- Lifetime Learning Credit: This credit is for individuals taking courses to improve or acquire job skills. The maximum credit for 2022 is $2,000 per tax return.
- Saver’s Credit: This credit is designed to help low- and moderate-income individuals save for retirement. The credit is worth up to $1,000 for individuals and $2,000 for married couples filing jointly.
- Standard Deduction: The standard deduction is a set amount you can deduct from your income without itemizing your deductions. For the 2022 tax year, is $12,950 for single filers, $25,900 for joint filers or $19,400 for heads of household.
- Itemized Deductions: If your itemized deductions exceed the standard deduction, you can choose to itemize your deductions instead. Some standard itemized deductions include state and local taxes, mortgage interest, charitable contributions, and medical expenses.
- Student Loan Interest Deduction: If you paid interest on a student loan, you could deduct up to $2,500 in interest from your taxable income.
- Medical and Dental Expenses Deduction: If you paid for medical or dental expenses that exceed 7.5% of your adjusted gross income, you could deduct them from your taxable income.
- Home Office Deduction: If you work from home, you can deduct some of the expenses associated with your home offices, such as rent, utilities, and internet costs.
Always remember the rules for tax credits and deductions can be complex, so it’s essential to consult with a tax professional.
5. How can you ensure a smoother process for next year?
You can do several things this year to tighten up ahead of next year’s tax season.
Here are some tips:
- Keep accurate records: Throughout the year, keep accurate records of all your income and expenses. This includes keeping receipts, invoices, and bank statements.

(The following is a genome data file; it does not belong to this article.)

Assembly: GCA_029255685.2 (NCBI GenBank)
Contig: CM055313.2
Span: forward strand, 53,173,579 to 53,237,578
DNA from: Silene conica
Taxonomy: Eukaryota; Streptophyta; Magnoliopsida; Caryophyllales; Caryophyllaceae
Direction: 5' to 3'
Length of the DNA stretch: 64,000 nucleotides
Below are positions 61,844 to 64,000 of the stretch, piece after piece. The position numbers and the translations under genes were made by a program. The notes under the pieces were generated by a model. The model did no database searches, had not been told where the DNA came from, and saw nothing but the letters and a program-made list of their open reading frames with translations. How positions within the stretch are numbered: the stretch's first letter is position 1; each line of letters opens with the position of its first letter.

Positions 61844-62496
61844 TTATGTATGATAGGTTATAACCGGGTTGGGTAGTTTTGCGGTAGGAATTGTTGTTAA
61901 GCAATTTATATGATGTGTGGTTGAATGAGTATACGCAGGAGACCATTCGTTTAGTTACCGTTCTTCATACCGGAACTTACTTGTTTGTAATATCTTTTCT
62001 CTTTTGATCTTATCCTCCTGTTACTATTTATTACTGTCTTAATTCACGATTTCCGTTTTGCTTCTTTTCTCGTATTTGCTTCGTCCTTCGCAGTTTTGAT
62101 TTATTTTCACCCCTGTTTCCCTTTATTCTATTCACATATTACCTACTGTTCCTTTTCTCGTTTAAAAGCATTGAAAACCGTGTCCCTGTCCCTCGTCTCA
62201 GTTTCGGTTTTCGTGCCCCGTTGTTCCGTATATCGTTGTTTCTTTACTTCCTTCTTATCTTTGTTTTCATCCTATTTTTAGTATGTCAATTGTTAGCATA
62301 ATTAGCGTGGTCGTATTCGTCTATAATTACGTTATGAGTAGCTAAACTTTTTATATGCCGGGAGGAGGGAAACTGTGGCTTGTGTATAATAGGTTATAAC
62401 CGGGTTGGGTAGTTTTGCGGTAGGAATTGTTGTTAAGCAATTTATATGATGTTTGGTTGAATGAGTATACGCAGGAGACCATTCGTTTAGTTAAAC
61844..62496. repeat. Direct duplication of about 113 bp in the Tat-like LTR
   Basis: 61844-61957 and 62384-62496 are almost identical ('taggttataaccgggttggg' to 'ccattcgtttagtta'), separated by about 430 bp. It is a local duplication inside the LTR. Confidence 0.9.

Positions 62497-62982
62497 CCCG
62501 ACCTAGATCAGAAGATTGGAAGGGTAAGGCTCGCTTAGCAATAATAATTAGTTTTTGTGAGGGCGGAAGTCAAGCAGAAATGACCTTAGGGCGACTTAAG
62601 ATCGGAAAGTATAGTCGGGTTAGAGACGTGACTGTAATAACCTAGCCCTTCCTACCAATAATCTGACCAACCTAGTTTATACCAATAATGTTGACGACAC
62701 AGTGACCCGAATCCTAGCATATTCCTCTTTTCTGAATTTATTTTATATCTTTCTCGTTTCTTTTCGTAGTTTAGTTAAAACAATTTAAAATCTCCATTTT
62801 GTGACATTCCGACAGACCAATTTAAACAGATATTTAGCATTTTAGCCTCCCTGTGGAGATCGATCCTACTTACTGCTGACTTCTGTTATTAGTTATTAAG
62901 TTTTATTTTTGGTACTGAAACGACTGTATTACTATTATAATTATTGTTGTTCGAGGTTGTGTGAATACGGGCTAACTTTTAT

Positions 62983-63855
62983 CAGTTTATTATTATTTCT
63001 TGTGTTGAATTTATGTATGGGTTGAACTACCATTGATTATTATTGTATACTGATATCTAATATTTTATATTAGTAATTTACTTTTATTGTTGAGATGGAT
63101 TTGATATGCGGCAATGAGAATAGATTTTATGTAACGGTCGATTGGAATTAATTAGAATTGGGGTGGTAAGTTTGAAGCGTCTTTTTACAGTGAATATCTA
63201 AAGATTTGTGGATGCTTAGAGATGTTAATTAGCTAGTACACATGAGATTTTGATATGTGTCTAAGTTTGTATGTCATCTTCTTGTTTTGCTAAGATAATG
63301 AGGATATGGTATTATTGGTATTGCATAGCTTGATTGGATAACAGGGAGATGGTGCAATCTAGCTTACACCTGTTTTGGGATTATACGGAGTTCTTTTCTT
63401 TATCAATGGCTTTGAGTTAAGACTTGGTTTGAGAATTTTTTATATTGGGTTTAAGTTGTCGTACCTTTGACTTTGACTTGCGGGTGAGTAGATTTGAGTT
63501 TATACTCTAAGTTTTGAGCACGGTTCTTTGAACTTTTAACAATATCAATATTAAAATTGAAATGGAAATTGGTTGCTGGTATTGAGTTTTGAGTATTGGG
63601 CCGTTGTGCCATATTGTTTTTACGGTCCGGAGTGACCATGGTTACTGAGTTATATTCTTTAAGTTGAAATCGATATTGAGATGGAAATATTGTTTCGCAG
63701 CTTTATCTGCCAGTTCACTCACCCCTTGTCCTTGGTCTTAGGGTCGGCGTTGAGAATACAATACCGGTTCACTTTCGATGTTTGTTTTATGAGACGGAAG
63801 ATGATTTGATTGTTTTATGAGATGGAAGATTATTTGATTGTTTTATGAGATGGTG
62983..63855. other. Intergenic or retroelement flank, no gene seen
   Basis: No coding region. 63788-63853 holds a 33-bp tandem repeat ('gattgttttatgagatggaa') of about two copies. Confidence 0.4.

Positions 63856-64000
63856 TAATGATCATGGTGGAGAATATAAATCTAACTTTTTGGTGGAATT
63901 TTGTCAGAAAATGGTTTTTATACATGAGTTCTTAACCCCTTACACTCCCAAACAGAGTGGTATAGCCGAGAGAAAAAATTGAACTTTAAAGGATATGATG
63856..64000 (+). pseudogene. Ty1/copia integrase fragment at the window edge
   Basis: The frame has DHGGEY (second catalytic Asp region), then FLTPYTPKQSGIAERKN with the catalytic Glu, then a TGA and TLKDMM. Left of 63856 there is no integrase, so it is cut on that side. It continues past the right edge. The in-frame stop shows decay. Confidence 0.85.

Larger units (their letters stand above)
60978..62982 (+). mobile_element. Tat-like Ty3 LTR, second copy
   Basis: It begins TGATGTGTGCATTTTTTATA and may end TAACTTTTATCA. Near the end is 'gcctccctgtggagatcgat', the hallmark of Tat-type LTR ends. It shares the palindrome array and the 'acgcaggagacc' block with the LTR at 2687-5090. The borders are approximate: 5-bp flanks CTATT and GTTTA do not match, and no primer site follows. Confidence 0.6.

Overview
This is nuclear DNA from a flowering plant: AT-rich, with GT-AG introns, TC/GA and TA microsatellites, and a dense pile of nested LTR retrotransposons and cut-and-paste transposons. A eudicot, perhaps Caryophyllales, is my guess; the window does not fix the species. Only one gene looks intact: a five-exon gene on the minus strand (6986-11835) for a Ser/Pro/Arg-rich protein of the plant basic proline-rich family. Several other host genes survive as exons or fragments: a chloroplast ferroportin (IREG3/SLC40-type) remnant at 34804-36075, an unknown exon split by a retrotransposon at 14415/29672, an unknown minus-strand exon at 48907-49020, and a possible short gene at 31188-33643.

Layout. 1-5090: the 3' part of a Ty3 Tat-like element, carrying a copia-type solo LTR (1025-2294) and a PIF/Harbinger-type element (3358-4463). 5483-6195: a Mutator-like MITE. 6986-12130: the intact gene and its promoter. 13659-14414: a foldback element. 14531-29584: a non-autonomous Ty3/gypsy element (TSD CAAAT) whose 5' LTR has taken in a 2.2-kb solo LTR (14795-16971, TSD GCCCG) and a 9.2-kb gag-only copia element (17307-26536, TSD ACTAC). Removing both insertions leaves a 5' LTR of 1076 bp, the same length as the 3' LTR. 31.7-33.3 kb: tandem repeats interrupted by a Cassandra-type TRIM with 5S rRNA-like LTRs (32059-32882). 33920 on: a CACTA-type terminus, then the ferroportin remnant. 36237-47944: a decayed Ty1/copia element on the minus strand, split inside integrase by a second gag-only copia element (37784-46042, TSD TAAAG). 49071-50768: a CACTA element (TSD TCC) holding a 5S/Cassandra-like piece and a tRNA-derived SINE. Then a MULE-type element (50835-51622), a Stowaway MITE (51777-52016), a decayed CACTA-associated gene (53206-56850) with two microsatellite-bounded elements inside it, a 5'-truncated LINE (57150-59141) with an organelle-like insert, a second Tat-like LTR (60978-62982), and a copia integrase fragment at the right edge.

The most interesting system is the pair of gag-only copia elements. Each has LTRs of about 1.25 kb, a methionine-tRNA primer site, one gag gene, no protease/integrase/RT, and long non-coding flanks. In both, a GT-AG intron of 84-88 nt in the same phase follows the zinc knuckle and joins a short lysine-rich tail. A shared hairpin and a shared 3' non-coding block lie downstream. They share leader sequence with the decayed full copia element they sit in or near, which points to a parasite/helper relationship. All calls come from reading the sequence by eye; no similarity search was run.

- Know your deadlines: Know when your tax return is due and any other important deadlines. This will help you avoid penalties and interest charges.
- Get organized: Keep all your tax documents in one place so you can easily access them when it’s time to file your return. This includes W-2s, 1099s, and other tax forms.
- Consider hiring a professional: If you have a complicated tax situation, consider hiring a professional to help you prepare your tax return. They can help you navigate the tax code and ensure you take advantage of all available deductions and credits.
Following these tips can help ensure a smooth tax season next year.
#2023planning #taxreturn2022 #financialeducation
1. irs.gov (2023). Estimated taxes. Retrieved From Credits & Deductions for Individuals | Internal Revenue Service (irs.gov)
2. Orem, T & Parys, S (2023). 20 Popular Tax Deductions and Tax Credits for 2023. Retrieved From 20 Popular Tax Deductions and Tax Credits for 2023 – NerdWallet
3. Berry-Johnson, J & Wheeler, R (2022). Tax Prep Checklist: Everything You Need to File Your 2022 Taxes. Retrieved From Tax Prep Checklist: Documents to Gather Before Filing – Forbes Advisor
Registered Representative of, and Securities and Investment Advisory services offered through Hornor, Townsend & Kent, LLC (HTK). Registered Investment Advisor, Member FINRA/SIPC. 600 Dresher Rd., Horsham, PA 19044, USA. 800-873-7637, www.htk.com. HTK is a wholly-owned subsidiary of The Penn Mutual Life Insurance Company. 1847Financial is not affiliated with Hornor, Townsend & Kent, LLC
This information in this material is not intended as tax or legal advice. It may not be used for the purpose of avoiding any federal tax penalties. Please consult legal tax professionals for specific information regarding your individual situation. 5512367RG_Mar25